My resistance classes have always been my biggest retention tool. They have been my USP in my local area, bridging the gap between doing fun cardio and gym workouts. Check out my top 5 tips for bringing resistance training to your crew.
It's a tough one. A lot of us start off with a cardio style class, quite often dance fitness or an aerobics style format. After all, it's basically what the ETM teaches us how to do. The smattering of resistance training covered on the L2 qualification does not leave many people feeling like experts in the field of weights and if we are honest probably not even bodyweight resistance training. Over the years I have been to many classes and met many instructors and it is not rare to meet or see someone who is 'nervous' or unconfident in coaching a squat (a decent one). The thing is the qualification was designed to show you how to teach a class to music, how to layer the choreo, how to make people understand what is coming next, how to communicate with and manage large groups of people. This is a BIG skill.... but if we are really honest for lots of people it's not necessarily on our ETM course that we have gained our knowledge of weights and how to use them.
A cardio workout is a great thing..... for the cardiovascular system. We need healthy lungs and a healthy heart and of course it does deliver results to those who want to feel and maybe look fitter and healthier. The thing is back in the 80's when everyone was jumping around in a leotard rocking a belter of a perm, everyone thought cardio was the only way to go. It's taken all of this time to get people to realise resistance training is where it's at for lots of the health and physically benefits that our participants really need to see. Now I am NOT saying there isn't a BIG need for cardio, I'm not an advocate of a cardio free lifestyle as much as I love a weight.... I personally can't see the point in looking like a fitness model if you are blowing out of your ass demoing a burpee. All I'm saying is people want to look 'more toned', 'feel stronger' and to improve their function in day to day activities such as getting up off of the floor, getting out of the chair, picking up boxes, lifting the kids in and out of the car etc etc..... pure cardio probably isn't going to have a massive impact on any of those things.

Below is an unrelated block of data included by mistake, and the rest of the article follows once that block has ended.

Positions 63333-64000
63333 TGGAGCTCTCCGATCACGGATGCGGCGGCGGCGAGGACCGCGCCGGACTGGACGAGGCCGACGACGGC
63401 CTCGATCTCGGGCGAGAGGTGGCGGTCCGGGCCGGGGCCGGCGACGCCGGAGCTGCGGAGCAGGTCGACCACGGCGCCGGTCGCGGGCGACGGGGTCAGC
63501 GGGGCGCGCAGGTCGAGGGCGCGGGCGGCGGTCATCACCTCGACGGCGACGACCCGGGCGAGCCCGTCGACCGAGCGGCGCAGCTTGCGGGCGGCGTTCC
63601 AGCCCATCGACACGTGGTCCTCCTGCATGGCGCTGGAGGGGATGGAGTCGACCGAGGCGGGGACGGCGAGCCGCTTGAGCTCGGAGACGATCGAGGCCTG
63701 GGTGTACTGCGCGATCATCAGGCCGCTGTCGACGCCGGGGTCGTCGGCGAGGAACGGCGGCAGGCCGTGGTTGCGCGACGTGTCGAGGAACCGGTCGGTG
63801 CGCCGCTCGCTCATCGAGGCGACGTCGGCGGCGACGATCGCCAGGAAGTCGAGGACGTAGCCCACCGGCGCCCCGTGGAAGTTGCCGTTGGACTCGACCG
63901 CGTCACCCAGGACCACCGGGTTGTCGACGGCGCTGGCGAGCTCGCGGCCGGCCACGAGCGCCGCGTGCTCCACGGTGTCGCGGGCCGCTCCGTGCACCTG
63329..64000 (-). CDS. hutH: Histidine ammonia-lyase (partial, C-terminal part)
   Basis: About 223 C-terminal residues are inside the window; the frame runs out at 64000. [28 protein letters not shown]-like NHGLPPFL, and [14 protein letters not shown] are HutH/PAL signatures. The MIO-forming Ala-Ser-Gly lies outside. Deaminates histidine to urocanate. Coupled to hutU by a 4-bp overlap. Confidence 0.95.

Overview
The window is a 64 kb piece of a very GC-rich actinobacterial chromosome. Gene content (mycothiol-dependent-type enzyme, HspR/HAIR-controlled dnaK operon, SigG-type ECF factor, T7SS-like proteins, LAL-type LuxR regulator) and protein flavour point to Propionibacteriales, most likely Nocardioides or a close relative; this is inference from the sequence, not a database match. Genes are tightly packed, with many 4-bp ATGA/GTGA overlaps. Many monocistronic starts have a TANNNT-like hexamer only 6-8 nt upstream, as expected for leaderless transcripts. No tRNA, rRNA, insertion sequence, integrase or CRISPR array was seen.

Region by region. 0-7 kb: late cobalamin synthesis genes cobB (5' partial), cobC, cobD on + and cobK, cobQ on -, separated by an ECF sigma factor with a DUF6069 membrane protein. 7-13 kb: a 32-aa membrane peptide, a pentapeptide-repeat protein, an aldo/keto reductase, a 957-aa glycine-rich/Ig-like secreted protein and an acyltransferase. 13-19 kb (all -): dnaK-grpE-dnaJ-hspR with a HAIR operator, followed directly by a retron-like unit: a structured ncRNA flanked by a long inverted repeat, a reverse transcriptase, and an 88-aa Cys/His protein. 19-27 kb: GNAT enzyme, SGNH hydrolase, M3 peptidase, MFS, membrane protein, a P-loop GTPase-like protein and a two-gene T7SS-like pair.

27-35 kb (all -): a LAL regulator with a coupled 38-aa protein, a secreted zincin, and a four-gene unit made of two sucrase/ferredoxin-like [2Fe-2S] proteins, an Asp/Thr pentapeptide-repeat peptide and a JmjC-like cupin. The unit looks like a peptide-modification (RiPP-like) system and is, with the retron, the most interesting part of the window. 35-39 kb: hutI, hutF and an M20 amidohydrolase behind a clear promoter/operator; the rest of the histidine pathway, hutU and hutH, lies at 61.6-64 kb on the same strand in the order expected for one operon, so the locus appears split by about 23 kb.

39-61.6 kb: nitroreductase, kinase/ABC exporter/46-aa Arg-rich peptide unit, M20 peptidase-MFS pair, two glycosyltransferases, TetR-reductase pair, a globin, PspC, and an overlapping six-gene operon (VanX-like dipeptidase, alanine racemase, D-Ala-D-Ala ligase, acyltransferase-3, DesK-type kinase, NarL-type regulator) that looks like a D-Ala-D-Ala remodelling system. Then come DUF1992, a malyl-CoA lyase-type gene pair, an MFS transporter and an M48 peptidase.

As an instructor, it can be a BIG thing to add a resistance class to the timetable. It might be pushing you out of your comfort zone and the truth of the matter is that it is harder to market. The majority of people prefer to jump around like a loon rather than learn how to squat properly. However, adding in a resistance program to your timetable will give your full-on geeks something to help them step their training up a level and to challenge them in new ways, it will reap the physical gains that your hardcore lot are after, and will double or even triple the health benefits for your participants. So here are my top 5 tips to getting your resistance on:
Know your sh*t
Don't expect to be able to coach an entire resistance based workout if you don't do resistance training yourself. It's like trying to coach a HIIT class if you don't know what 80% of your max heart rate is/feels like. It's a damn sight harder to describe the movement to people just by repeating the teaching points you learnt on your ETM/Gym Instructor/PT course. If you can 'feel' the movement in your own body you will find new and better ways of encouraging and coaching your participants to perform the movements safely and effectively. Read. Watch YouTube clips. Train with a PT. Do your PT course, PT clients and STILL train with a PT. Whatever it takes, this is a chance to upskill and to learn something new. Even if you already lift a lot of weights there is ALWAYS a chance to learn.... there are always new training methods and protocols, research and twists on various training patterns to mix things up!
2. Learn new ways to pimp your ride
So you're doing it.... stepping into new territory.... then get thinking about your marketing strategy... it's not enough to use the same phrases and blurb as you do for your cardio classes. Resistance classes will probably not feel like a party, they might not sweat their tits off (unless it's plyo/HIIT etc), they will ache more, you are going to have to persuade newbies that the ache is OK. I find that the best way to communicate with my gang is to firstly add little bits of theory to each class I teach. Not so much they stop listening (after all they are concentrating on lobbing a barbell up and down above their head) but just little comments to let them know that the feeling of impending doom when you have one squat left is fine, that we